The truth is that we all are imperfect. And the truth is that sometimes we only see the sides of people that they want us to see. We forget or may not know what they may have gone through to get where they are. We forget that no matter how high the pedestal we or society may have placed them on, they still get up each day, eat food, and use the bathroom just like we do. We forget that they’ve probably had to learn a lot to get where they are, and that they’re still learning.
We forget because we don’t always stop to think about them in these ways. Maybe what we’d really love is an ideal leader, someone who has surpassed the failures and the pettiness in humanity. But all we really have are people who are ultimately just like us. No better, no worse. Just 100% wonderfully, messily, miraculously, uniquely human, and all that comes with it.
Not all of us feel called to be leaders in a public way, and that’s totally okay. But I believe we all have something unique and wonderful to offer other human beings in this world, whether those human beings are our immediate family, our next-door neighbor, or the kid down the street. And I feel that we owe it to any leaders or people that we may look up to, and also to ourselves, to understand and remember that none of us will ever “rise above” humanity through perfection. In fact, I like to believe that we can become all the more deeply human by embracing our full humanity—imperfections and all.
That’s why, in addition to guiding you to open more deeply to your own life, I’m committed to sharing many different sides of myself with you throughout these reflections. I don’t want to fool you into thinking I’m any better than you or somehow superhuman just because I feel called to write in a public forum. And I want to share some of my trials and growth opportunities, some even as they happen, so that you are reassured that I do indeed have struggles, no matter how much I feel that I also may help guide you through some of yours.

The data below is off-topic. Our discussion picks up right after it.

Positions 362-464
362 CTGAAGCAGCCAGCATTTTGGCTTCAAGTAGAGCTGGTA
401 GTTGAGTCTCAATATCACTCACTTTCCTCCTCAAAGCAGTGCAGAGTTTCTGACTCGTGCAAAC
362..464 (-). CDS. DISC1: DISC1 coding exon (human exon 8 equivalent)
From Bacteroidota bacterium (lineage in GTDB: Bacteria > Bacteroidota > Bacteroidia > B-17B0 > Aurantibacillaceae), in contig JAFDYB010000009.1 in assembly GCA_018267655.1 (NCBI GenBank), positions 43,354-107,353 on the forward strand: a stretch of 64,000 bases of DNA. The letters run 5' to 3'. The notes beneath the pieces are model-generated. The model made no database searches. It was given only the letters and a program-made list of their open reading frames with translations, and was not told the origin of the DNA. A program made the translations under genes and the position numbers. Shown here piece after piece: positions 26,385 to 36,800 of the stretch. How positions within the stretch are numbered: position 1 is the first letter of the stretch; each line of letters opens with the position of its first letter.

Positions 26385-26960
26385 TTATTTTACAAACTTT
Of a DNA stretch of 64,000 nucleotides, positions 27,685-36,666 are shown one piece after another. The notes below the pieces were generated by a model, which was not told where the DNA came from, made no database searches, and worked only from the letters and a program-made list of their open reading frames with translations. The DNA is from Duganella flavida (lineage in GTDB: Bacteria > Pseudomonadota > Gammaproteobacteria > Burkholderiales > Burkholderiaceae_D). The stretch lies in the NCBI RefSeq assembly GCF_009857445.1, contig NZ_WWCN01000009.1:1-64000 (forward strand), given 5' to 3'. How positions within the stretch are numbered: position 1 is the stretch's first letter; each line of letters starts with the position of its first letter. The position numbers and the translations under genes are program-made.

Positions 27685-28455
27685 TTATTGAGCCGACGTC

So if I could kindly ask you to do me a huge favor, as a reader of my work: Please don’t put me on any kind of pedestal for any reason. I’m just as human as you are. Trust me on that one. ;)
If you’re up for it, I have a great challenge for you in the last two paragraphs of this reflection that may help you deal with any pesky critical inner perfectionist voices, if you may also feel that you have them. And if you’d like to explore even more on this topic, Brené Brown, author, teacher, and social worker extraordinaire, has written a fantastic book called “The Gifts of Imperfection.” If you check it out and love it, you can purchase it through the link below this reflection. If you click that link and then decide to buy it right after you look it over, I will earn a few extra cents for having mentioned it to you. :)
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No matter what, always remember this: You are deserving, you are worthy, and you are good enough. Keep being you, keep shining, and keep growing!
With great love,